Direct download: cs170122.mp3
Category:podcasts -- posted at: 6:00am EDT

The Nutcracker ballet is a holiday classic featuring different styles of dance and a magical story. But what happens if you take the dancers off of the stage and thrust them into daily life? On this week's Cityscape, we're talking with photographer Jordan Matter about his books Dancers Among Us and Dancers After Dark that use professional dancers to see ordinary life in an extraordinary way. We'll also talk with someone who experienced Dancers After Dark from the other side of Jordan's camera lens, dancer Demetia Hopkins-Greene.

Direct download: cs170129.mp3
Category:podcasts -- posted at: 6:00am EDT

The New York Times recently named the South Bronx as one of the 52 places travelers should plan to visit in the coming year. Now, if you're hung up on images of what the South Bronx looked like in the 1970s and early 80s when burned-out buildings and gangs dominated the area, that probably comes as a big surprise. But, the South Bronx has come a long way over the years. It's no longer burning -- it's gentrifying. Take a walk around and you'll discover trendy coffee shops, galleries and boutiques. Public radio station, WNYC, is documenting the affordability crisis and changing neighborhoods across New York City. They're doing this one by one, and kicked things off with Mott Haven in the South Bronx. WNYC associate producer Sophia Paliza-Carre joins us on this week's Cityscape to talk about the project. We're also joined by a Bronx native on a mission to open an independent bookstore/wine bar in the South Bronx. Right now the Bronx doesn't have a single bookstore.

Direct download: cs160122.mp3
Category:podcasts -- posted at: 6:00am EDT

People from all over come to New York City for the various networking opportunities it provides. But what people may not know is that when they ride the subways or check their emails, they’re involved with different kinds of networks. On this week's Cityscape, we're exploring the networks that makeup our city, from bridges to broadband, and how they impact the hustle and bustle that New York is known for.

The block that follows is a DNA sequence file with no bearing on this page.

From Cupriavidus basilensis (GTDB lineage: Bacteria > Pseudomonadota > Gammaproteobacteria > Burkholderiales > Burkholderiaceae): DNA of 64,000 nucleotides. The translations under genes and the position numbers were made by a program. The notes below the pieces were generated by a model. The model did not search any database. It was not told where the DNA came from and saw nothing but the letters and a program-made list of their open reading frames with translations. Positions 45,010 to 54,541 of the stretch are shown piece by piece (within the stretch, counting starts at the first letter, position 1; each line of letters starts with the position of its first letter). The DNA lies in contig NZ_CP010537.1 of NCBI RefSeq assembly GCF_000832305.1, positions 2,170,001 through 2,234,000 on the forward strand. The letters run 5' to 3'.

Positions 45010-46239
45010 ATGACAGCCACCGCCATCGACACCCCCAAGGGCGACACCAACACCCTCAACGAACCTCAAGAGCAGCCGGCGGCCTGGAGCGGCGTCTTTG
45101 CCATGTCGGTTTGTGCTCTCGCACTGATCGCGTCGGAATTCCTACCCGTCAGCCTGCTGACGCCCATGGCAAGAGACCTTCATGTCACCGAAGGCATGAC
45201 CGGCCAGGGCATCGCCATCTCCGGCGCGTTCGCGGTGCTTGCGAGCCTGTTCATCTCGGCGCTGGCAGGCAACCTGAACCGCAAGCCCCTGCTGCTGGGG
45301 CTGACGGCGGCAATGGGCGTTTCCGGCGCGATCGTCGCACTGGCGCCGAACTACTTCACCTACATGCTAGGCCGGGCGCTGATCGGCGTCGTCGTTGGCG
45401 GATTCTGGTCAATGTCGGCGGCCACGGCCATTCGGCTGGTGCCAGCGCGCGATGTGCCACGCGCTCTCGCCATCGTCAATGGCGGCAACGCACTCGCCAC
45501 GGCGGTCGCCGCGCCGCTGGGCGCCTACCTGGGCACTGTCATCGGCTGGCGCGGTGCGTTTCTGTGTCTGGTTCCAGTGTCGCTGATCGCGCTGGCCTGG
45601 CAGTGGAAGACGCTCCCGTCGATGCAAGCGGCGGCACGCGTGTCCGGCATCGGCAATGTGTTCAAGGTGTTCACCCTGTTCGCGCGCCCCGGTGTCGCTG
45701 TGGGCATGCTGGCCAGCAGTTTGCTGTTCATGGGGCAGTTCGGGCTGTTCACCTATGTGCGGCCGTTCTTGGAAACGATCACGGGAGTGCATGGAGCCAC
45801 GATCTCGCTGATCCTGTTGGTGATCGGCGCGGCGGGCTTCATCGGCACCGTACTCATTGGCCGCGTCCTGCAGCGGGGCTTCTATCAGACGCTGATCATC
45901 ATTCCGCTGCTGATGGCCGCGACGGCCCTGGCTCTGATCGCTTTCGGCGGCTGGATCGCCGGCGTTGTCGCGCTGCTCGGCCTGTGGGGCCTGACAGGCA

Direct download: cs170115.mp3
Category:podcasts -- posted at: 6:00am EDT

Rock and roll and drugs have, historically, often gone hand in hand. Many musicians are dealing with, have dealt with, or have died from addiction. The list is long and includes names like Amy Winehouse and Janis Joplin. But, while the lifestyle of a musician can be supportive of addiction, it could also be used to help combat the problem. Enter Road Recovery, an organization that helps young people recovering from addiction and other adversities by harnessing the influence of entertainment industry professionals who have confronted similar crises and now wish to share their experience, knowledge, and resources. Road Recovery co-founder Gene Bowen and board member Simon Kirke are our guests on this week's Cityscape. Simon is a drummer best known as a member of Free and Bad Company.

Direct download: cs170108.mp3
Category:podcasts -- posted at: 6:00am EDT

New York City’s skyline is forever evolving, but the churches that dot the city’s streets are lasting reminders of the Big Apple’s rich and varied religious and cultural history. On this week’s show, we’re talking with Richard Panchyk. He’s the author of Manhattan Churches, which is part of Arcadia Publishing’s Postcard History Series.

Direct download: cs161225.mp3
Category:podcasts -- posted at: 6:30am EDT